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County Jail Now Has An Acute Mental Health Unit

Sep 29, 2020
Westchester County jail
Courtesy of Google maps via law.com

There’s now a special housing unit at a county jail in New York’s Hudson Valley to support mental health treatment.

Electronic monitoring. Locked-down drug treatment centers. House arrest. Mandated psychiatric treatment. Data-driven surveillance. Extended probation. These are some of the key alternatives held up as cost-effective substitutes for jails and prisons. But many of these so-called reforms actually widen the net, weaving in new strands of punishment and control, and bringing new populations, who would not otherwise have been subject to imprisonment, under physical control by the state.

As mainstream public opinion has begun to turn against mass incarceration, political figures on both sides of the spectrum are pushing for reform. But, though they’re promoted as steps to confront high rates of imprisonment, many of these measures are transforming our homes and communities into prisons instead.

In the book "Prison by Any Other Name," activist journalists Maya Schenwar and Victoria Law reveal the way the kinder, gentler narrative of reform can obscure agendas of social control and challenge us to question the ways we replicate the status quo when pursuing change.

Behind bars, Chris Wilson embarked on a remarkable journey of self-improvement; reading, working out, learning languages, even starting a business. At the age of twenty, he wrote a list of things he intended to accomplish or acquire; he called it his Master Plan.

He revised it regularly and followed it religiously. And, by his thirties, Chris Wilson did the impossible: he convinced a judge to reduce his sentence. He came out, six years later, determined to teach others the selflessness, work ethic, and professional skills that led to his second chance.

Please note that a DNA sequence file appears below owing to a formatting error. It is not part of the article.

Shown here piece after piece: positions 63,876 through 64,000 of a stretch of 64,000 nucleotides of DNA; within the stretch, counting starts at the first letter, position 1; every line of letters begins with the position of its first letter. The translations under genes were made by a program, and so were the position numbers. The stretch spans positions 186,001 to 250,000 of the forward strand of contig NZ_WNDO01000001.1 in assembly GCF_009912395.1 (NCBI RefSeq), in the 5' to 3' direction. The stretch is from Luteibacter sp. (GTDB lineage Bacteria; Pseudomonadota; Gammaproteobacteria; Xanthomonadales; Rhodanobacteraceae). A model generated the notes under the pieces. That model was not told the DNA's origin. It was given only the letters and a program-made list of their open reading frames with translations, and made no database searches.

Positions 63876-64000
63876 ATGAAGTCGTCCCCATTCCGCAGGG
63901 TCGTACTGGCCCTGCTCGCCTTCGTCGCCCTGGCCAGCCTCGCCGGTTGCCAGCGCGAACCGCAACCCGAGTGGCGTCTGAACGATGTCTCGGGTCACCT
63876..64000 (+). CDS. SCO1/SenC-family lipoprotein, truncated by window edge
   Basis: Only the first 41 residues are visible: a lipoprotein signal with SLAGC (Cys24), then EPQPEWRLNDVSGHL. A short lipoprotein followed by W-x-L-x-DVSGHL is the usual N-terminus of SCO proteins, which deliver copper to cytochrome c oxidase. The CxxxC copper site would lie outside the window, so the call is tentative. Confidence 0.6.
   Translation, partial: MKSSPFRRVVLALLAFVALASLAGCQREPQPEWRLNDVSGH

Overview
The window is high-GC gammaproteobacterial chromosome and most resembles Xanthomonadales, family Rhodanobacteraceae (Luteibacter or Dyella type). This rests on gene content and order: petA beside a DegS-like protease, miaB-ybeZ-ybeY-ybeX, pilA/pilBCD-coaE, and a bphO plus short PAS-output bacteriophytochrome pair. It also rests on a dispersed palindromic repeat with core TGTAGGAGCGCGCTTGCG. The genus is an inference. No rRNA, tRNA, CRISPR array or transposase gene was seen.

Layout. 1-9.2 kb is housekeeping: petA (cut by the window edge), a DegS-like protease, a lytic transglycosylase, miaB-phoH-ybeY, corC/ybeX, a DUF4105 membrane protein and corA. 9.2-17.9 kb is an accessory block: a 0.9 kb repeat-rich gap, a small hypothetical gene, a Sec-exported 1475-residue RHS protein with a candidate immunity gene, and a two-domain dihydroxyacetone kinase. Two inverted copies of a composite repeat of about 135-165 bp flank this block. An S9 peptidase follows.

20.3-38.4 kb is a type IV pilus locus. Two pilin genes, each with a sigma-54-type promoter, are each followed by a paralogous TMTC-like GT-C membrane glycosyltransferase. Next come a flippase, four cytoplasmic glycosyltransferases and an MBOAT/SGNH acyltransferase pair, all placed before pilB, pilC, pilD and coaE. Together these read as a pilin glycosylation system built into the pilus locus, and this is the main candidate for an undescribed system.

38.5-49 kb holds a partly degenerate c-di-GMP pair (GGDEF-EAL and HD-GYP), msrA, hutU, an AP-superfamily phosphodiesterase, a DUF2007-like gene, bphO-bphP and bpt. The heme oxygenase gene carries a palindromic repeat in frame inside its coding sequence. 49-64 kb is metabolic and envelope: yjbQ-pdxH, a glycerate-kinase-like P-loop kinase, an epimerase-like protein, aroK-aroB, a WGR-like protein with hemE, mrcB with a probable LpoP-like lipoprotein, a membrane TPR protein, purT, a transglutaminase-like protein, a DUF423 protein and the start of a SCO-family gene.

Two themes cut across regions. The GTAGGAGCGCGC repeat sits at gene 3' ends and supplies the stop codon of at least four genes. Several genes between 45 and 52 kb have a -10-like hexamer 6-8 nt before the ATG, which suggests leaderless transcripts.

Wilson's memoir is "The Master Plan: My Journey from Life in Prison to a Life of Purpose."

In November, WAMC aired an interview with Berkshire County Sheriff Thomas Bowler. In it, he expressed his disbelief in the effectiveness of medically assisted treatments – or MATs – for inmates suffering from opioid addictions. Bowler favors an abstinence policy over medications like suboxone and methadone. His statements underscored the lack of consensus in the commonwealth over the role of MATs in the criminal justice system. Sheriff Christopher Donelan, his neighbor to the east, runs the Franklin County House Of Corrections in Greenfield, Massachusetts. First elected in 2011, Donelan embraced the use of MATs in the jail in 2016. He spoke with WAMC about why he’s become an advocate for the practice.

A white man with glasses sits behind a wooden desk in an office
Josh Landes / WAMC

Continuing a series of conversations with top law enforcement officials in Berkshire County, WAMC Berkshire Bureau Chief Josh Landes sat down with Sheriff Thomas Bowler for an extended interview this week.

Alisa Roth is a former staff reporter for Marketplace and frequent contributor to various NPR programs. A Soros Justice Fellow, her work has also appeared in the New York Review of Books and New York Times.